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Cycling Knee Injury

Despite the fact that the knee joint moves the most during cycling vs other sports, and the most force is created through the knee via the quadriceps muscle, a cycling knee injury is a relatively rare phenomenon. In fact, many athletes in other sports such as football, basketball, soccer, etc. that put a pounding on the knee joint and whose athletes suffer such injuries as torn meniscus (cartilage) and torn anterior cruciate ligaments ( ACL) or medial collateral ligaments ( MCL) are usually rehabed back to health with the use of a cycle ergometer combined with strength training.


The more common cycling knee injury will be repetitive motion problems due to faulty underlying biomechanics that cause an overuse syndrome. These include quadriceps or patellar tendonitis, ilial-tibial band syndrome and rarely hamstring tendonitis. Rarely will there be an injury from cycling be an actual knee joint issue. Even those people with severe degenerative joint disease of the knee joint are usually able to cycle on a bike and benefit from it. There is not the trauma to the joint that there is with weight bearing exercise. The perfect bike fit for an individual and his/her bike means the marriage of the two is also perfect. This means the various settings of seat height, saddle position, foot/cleat position, toe-in vs toe-out, stem height and/or stem length and Q factor distance must be optimized to the specific individual's unique biomechanics, geometry, flexibility and goals. Foot pronation and/or supination is another often critical fitting factor that is often missed and best fixed by custom made cycling orthotics that are worn in one's everyday shoes as well as in their cycling shoes. Keeping the foot in a neutral position has tremendous benefits for knee function when riding.

The Q factor is an often overlooked factor in bike fitting that when ignored, is a major contributing factor to cycling knee injury. Lateral knee pain is very commonly related to a Q factor that is too narrow as is pain from the foot all the way up to the hip while riding in many cyclists. The Q factor specifically is the distance between the feet when placed on the pedals. Road bikes tend to have a narrower Q factor than mountain bikes due to a narrower bottom bracket. Recumbent cyclists often benefit from a wider Q factor due to the natural "knees out" position one's knees assume when in the sitting position.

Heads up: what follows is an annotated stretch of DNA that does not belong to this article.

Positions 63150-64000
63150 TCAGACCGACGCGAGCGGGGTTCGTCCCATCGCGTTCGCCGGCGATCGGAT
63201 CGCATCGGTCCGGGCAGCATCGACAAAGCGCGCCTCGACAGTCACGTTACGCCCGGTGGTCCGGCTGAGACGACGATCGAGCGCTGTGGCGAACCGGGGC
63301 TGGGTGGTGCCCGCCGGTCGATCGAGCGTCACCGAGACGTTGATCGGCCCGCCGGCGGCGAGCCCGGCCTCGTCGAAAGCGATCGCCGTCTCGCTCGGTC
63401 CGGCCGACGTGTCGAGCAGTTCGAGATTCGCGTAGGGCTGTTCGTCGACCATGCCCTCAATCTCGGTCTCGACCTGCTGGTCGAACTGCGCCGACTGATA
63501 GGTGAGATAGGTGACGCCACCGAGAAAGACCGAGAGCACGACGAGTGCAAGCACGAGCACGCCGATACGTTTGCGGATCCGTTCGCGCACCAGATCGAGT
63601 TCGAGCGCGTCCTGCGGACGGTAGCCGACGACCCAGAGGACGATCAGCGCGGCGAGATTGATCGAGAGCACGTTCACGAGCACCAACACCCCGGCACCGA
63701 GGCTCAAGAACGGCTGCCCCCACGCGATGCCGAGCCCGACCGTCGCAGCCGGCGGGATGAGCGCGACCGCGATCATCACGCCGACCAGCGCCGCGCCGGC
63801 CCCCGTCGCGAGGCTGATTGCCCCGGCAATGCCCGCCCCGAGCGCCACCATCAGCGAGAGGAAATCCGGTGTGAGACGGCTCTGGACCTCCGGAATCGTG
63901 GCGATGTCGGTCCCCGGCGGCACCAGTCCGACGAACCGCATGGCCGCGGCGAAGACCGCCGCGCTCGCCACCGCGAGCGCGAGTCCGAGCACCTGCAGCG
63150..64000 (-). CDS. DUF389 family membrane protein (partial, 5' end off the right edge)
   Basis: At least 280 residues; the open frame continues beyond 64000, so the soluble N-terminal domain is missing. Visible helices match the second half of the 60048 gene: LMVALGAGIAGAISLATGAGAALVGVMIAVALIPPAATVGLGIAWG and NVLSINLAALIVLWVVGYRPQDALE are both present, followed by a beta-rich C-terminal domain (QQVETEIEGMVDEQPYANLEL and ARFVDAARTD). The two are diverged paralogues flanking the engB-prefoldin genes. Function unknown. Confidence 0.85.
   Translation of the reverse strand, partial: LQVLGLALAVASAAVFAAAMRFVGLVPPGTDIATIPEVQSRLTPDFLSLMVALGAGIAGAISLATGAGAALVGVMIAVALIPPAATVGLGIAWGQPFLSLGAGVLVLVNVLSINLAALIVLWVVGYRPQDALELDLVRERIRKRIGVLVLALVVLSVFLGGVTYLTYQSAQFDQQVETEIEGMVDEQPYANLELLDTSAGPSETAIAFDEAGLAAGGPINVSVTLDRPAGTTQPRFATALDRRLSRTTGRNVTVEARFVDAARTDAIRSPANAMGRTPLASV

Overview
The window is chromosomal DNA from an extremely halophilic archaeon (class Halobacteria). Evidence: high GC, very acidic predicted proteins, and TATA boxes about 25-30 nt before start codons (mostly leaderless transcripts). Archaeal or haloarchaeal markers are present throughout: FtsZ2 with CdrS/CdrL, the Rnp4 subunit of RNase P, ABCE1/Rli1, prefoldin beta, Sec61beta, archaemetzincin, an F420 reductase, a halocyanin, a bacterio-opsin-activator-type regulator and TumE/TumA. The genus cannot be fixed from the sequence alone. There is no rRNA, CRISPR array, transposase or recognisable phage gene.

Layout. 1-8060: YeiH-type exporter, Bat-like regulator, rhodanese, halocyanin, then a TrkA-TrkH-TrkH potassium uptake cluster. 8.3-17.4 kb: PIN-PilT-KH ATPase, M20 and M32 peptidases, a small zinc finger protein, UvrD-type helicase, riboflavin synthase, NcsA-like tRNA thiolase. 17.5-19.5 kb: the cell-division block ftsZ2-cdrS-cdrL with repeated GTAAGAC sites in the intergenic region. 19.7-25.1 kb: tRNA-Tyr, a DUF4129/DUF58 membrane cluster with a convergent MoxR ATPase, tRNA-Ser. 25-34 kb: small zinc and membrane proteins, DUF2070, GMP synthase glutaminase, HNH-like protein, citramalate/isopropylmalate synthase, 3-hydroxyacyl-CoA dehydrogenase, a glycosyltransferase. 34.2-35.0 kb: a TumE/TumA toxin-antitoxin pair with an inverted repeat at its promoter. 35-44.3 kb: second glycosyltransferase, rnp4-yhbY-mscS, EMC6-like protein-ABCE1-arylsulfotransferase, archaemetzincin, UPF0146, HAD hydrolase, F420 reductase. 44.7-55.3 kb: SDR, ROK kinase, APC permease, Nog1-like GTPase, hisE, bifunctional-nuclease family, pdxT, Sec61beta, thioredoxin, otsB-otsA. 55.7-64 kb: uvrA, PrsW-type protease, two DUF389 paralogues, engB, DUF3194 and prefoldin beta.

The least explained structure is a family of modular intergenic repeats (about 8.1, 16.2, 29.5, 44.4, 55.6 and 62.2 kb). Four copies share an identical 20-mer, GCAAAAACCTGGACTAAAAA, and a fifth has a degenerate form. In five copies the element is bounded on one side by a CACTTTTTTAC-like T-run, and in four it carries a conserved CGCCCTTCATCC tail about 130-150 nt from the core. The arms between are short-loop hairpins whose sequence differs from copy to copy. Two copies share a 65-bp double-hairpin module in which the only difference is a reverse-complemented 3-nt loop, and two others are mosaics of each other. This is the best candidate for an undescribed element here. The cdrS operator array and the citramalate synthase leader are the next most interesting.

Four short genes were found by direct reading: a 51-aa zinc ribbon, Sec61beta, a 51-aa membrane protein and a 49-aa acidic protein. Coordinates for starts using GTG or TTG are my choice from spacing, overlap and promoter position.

When I began bike fitting in the mid-1980's it became apparent to me that there was need to move people's feet apart to a wider position on the pedals for all sorts of reasons including larger body size, larger feet, a toe out gait pattern, bow legged structure and various other biomechanical issues. Often times the problem is on one side only often due to an old fracture with healing of the foot in an outward bound position that the bike must be fixed to accommodate.





Mobile Bike Fitting Services Available

Randy Ice PT, CCS offers a mobile bike fitting program that can resolve your pain syndrome and/or optimize your power output where others have failed. He travels all over Southern California to make the process easy for you.


Call (760) 468-4718 for more information or an appointment. The following "Principles of Bike Fitting: What Factors Make For An Optimal Fit" PowerPoint Presentation will take you through the process of achieving an optimal bike fit and the how to's of relieving/preventing cycling biomechanical pain syndromes. The little understood and discussed "Q Factor" as well as the development of Kneesaversā„¢ is also presented.


Optimal Bicycle Fitting:
What Factors Make For An Optimal Fit
View PDF Presentation



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